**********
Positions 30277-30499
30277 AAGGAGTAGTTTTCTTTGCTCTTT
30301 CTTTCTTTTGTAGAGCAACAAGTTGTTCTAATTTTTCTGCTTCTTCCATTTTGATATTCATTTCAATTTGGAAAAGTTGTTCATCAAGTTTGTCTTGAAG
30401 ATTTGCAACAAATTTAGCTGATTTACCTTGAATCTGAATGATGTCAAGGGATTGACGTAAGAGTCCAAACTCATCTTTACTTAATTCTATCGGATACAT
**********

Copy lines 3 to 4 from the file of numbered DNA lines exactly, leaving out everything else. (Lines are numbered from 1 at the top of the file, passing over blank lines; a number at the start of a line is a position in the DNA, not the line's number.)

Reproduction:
30301 CTTTCTTTTGTAGAGCAACAAGTTGTTCTAATTTTTCTGCTTCTTCCATTTTGATATTCATTTCAATTTGGAAAAGTTGTTCATCAAGTTTGTCTTGAAG
30401 ATTTGCAACAAATTTAGCTGATTTACCTTGAATCTGAATGATGTCAAGGGATTGACGTAAGAGTCCAAACTCATCTTTACTTAATTCTATCGGATACAT